Book Review: Confusions of the Left
Anthony Wright. Socialisms: Theories and Practices. Oxford University Press (Oxford. New York, 1986).
The title of this work is significant for the author argues that there must be a rejection of a single “correct” meaning of the term socialism for many interpretations are possible. Wright claims that those who deny the pluralistic perspective have embarked on a course which is “illegitimate, its basis flawed, its consequences damaging”. However, far from clarifying the meaning of socialism, this book merely adds to the general confusion associated with the term.
It would appear, according to Wright’s argument, that any claim to be “socialist” would be “legitimate”. However, he argues that in Britain there is no political party with a “Marxist basis” (thus excluding discussion of the Socialist Party), and concentrates instead on the ILP and the Fabians which he sees as the main school of “reformist socialism” in Britain.
Wright sees the Russian revolution as a turning point which led to Marxism becoming “Marxism-Leninism, with few prepared to quarrel about the hyphen”. Yet the term, Marxism-Leninism, simply adds to the general confusion since politically it has no meaning, or at least not for those with any understanding of the politics of either Marx or Lenin. Wright’s insistence that Russia proved that there could be different interpretations of socialism depending on the social conditions, seems to assume that socialism can be anything at all. In fact, Russia, since the revolution, rather than establishing socialism, has seen the development of capitalism – state capitalism – with the state as owner rather than private individuals. Lenin himself referred to state capitalism in the context of Russia and Wright might have done well to have read Lenin more closely.
According to Wright “the world is full of socialisms” and the plethora of definitions he presents us with is certainly confusing. Because the author rejects the idea of a single “true” socialism, or socialist tradition, he can therefore include discussion of many strands of left-wing thought which call themselves socialist.
Wright has a tendency to slip into cliche at the expense of argument. So, for example, he claims that Lenin was “socialist of the deed and not of the book” and. having provided a thumb-nail sketch of Marx, writes him off as having left “a profoundly ambiguous legacy”. Similarly the 1945 Labour government is described as a “vindication of the viability of a democratic socialist strategy” an observation that is merely stated, not argued for.
Wright argues that history has shown that the working class has abnegated its responsibility for establishing socialism and that this has now become the function of the “party”. And here we can see clearly Wright’s affiliation to Leninism rather than Marxism. But new confusions soon occur. Wright does not think that racial, ethnic, religious and sexual conflicts have a class basis. As a result he says that the need is now to build a “socialist movement of persuasion and reform capable of making a wide appeal to people of different social classes”. Thus in addition to the plethora of “socialisms”, we now have a plethora of social classes. Of feminism he writes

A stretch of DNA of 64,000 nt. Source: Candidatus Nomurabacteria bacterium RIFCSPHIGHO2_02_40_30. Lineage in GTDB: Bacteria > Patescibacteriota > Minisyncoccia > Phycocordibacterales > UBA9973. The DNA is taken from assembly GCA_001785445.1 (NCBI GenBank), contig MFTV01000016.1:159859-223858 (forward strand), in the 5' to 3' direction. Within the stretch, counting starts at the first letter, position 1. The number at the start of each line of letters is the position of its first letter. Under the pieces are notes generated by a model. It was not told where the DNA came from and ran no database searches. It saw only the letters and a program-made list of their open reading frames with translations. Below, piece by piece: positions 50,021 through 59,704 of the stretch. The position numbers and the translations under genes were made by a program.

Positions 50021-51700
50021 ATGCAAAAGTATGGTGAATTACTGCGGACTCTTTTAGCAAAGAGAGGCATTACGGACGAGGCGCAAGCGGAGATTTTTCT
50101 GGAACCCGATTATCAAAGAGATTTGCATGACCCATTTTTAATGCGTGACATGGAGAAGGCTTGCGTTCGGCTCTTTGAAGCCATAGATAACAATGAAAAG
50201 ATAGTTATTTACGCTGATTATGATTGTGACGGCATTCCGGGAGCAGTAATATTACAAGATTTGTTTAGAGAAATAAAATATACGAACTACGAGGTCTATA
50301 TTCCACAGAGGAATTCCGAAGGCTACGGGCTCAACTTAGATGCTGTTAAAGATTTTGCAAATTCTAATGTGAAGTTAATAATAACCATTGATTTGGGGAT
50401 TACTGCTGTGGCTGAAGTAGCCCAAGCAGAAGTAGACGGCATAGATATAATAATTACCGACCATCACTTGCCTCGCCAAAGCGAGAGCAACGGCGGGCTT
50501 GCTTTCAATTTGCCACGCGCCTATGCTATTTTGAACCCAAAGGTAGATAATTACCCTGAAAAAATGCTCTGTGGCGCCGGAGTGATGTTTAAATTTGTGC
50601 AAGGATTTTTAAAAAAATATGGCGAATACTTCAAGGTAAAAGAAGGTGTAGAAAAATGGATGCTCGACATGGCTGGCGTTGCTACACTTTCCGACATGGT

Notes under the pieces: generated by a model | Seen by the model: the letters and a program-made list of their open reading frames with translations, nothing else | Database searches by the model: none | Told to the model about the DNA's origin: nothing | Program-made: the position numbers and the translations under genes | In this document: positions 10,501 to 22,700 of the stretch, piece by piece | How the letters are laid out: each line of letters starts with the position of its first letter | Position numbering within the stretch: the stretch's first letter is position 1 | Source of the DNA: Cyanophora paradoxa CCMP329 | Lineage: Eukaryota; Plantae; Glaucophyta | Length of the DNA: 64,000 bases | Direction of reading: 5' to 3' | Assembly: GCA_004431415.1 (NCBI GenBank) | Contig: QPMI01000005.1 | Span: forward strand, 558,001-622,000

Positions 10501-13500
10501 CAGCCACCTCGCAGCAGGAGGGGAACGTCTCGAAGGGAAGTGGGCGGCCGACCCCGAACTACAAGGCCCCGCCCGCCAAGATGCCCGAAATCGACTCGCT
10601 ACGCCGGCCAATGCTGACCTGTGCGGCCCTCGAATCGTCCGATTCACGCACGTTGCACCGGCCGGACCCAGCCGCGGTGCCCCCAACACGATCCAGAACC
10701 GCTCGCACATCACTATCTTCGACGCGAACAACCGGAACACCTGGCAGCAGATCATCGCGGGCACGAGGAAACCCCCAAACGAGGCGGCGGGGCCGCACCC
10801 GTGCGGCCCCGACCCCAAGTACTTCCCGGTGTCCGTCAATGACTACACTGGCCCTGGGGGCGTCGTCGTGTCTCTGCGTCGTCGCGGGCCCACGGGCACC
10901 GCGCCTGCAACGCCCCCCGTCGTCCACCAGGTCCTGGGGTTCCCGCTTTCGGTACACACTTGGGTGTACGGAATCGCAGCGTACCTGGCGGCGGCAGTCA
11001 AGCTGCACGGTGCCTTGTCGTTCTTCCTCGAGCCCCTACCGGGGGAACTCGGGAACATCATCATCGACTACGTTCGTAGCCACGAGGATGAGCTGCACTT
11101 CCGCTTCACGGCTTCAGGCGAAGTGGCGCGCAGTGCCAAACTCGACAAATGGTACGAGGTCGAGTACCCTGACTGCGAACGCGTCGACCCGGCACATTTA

It is a major achievement of feminism not merely to have identified the limited stereotype of socialism’s traditional actor (male, manual, muscular) but to have identified the limited character of the wage-labour-capital relationship that underpinned it. Feminism has extended and enriched the definition of the socialist project, from “work” to “life”, and has extended the range of possible socialist actors in the process, (p. 115)
But such an attitude expresses the limitations of the “socialisms” that Wright discusses, rather than the limitation of socialism as such. The Socialist Party has always had a concern not just with “work” but also with “life”. And while we recognise that there are certain problems experienced by women in capitalism, those problems cannot be separated from the context of the class society in which they occur. Also, to focus on the particular problems of one section of the working class at the expense of the common problems experienced by all workers may result in divisive antagonisms between workers.
Wright dismisses Marxism with the self-contradictory statement that “every Marxist state is a dictatorship” and opts instead for what he calls “welfare capitalism” claiming that it can deliver what socialists have traditionally stood for, if the capitalist system is milked for what can be got out of it. But to adopt such a strategy would amount to accepting the crumbs of capitalism instead of seizing the banquet for socialism.
Socialisms: Theories and Practices ought to be retitled “Confusions of the Left: Claims and Counterclaims”. There is a tendency for ever more absurd statements to be made such as: “there is a whole range of Marxisms”. This is only true if we accept uncritically the claims of those who profess to be Marxists, or indeed socialists.
Wright concludes by observing that those who refuse to acknowledge “credible socialism” or socialism of a “realistic” kind, have not learned from “political and economic experience”. Of course this begs the question of how we are to interpret that experience and what lessons are to be learnt from history. Socialism is more than moral outcry in an uncaring world, as Wright assumes. He argues that both socialism and capitalism are compatible with despotism but only capitalism has been capable of providing democracy and political freedom. This leads him to opt for a “third way between state socialism and welfare capitalism” a solution which is as unrealistic as Wright obviously feels socialism to be.
This book is yet another attempt to undermine socialism. It pretends to be offering “realism” but in fact is little more than an avowal of capitalism and an apologia for the Left.